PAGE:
Upon my 2010 ALS diagnosis, I thought my speaking days were over. But thanks to my personal blog, “ALS and Wellness,” and the added exposure from writing for ALS News Today, I find myself once again giving presentations. In the past two years, I’ve been to Wisconsin, Minnesota, North Dakota and South Dakota, and most recently, Massachusetts. All with zero travel expense because they Skyped me in! The skillful use of technology by the ALS Association Chapter Coordinators in each of those states brought us together for my talks on “Mindfulness for ALS” and “How to Live a Balanced Life While Living with ALS.”

But technology can also get in the way. Support group leaders today have to fight competition on the internet and YouTube, where information is accessible any time of the day. I can imagine the challenge to keep the group interesting and meaningful is ever-present. If the topic looks ho-hum, members might think, “Why bother?”

Not every meeting needs to mirror a chatty daytime talk show, nor do speakers need to be TED Talk-worthy. But I encourage group leaders to go beyond the revolving door topics of hospice, wheelchairs, and living wills. Here are a few of my suggestions to add fun to the mix:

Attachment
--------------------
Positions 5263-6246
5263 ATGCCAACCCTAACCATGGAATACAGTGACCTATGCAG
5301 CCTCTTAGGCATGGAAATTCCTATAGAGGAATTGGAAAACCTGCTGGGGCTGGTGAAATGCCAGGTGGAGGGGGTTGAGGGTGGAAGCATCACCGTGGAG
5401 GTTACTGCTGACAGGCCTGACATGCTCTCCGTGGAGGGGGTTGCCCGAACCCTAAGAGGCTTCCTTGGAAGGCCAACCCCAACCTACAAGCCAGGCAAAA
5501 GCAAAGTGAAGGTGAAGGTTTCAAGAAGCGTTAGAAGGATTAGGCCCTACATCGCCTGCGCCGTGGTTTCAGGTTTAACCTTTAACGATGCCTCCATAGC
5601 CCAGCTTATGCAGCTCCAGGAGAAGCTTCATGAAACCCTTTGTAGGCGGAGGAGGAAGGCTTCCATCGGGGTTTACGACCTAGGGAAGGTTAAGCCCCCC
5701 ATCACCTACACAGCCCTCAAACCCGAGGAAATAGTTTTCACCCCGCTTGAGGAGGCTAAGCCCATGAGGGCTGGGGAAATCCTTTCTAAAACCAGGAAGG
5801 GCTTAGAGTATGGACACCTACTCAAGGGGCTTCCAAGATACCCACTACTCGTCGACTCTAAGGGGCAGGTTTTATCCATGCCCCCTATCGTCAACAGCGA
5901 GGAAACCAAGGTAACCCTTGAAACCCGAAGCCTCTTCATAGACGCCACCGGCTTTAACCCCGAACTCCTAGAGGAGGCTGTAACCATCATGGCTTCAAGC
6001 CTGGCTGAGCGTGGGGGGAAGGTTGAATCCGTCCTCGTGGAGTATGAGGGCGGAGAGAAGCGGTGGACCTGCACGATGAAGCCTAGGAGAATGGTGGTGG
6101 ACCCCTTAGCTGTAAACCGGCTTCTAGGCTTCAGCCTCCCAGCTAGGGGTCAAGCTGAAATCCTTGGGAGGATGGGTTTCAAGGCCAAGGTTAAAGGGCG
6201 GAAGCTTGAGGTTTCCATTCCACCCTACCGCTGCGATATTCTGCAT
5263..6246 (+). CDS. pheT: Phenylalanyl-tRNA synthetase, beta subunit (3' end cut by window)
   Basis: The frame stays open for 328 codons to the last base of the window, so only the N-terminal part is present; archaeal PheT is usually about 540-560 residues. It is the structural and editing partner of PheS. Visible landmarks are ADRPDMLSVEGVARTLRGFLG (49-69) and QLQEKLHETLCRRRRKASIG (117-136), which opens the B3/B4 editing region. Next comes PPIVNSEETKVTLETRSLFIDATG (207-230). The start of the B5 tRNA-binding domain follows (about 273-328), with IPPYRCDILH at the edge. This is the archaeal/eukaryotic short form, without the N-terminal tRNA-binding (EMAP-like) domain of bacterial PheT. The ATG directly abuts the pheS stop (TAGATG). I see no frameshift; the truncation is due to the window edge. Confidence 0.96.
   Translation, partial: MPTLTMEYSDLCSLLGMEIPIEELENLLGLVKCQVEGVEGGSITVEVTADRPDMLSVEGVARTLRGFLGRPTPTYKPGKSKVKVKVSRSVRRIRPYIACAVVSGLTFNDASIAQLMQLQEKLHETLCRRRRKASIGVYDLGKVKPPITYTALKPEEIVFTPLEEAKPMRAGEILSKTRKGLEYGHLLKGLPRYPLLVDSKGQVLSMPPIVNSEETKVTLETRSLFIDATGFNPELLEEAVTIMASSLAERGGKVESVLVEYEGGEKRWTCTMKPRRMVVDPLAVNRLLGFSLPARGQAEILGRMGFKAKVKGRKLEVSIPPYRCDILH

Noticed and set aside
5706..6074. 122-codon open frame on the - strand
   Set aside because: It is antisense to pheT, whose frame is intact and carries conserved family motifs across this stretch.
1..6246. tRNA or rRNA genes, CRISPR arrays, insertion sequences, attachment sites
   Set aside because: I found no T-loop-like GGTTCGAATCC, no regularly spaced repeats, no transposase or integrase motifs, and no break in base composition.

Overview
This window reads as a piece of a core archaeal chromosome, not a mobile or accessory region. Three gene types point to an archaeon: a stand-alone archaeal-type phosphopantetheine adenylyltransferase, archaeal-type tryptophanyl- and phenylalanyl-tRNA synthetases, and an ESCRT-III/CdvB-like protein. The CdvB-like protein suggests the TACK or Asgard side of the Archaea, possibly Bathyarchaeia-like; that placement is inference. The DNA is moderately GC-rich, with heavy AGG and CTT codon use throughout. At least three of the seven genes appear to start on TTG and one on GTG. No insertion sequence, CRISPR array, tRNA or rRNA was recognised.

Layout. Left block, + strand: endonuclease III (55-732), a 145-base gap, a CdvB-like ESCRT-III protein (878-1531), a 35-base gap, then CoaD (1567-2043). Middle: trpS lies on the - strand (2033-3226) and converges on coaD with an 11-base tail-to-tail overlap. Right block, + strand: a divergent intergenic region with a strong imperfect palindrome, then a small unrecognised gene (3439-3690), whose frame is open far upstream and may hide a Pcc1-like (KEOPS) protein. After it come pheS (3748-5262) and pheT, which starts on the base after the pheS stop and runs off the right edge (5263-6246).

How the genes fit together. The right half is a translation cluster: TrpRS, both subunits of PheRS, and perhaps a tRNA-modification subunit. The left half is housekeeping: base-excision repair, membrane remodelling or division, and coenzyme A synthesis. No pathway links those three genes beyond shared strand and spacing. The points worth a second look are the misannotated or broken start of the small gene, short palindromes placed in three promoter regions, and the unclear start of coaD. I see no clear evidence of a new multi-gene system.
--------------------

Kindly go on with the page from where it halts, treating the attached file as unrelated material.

• Self-defense and safety tips for wheelchair users.
  • Tips for creating healthy, tasty blended food.
  • Low-cost ways to make home bathrooms more accessible.
  • A discussion of local entertainment venues accessible for the handicapped.
  • Boogie boards to spoons; adaptive devices and aides.

And don’t forget that if a potential speaker or topic is not available in your area, Skype can help bring them right into the room!

What topics can you add to my list? What were popular presentations at your support group? If you haven’t even attended a group yet, show up! You will be welcomed, feel empowered, and make new friends. Together we can learn from each other and together we can live well while living with ALS.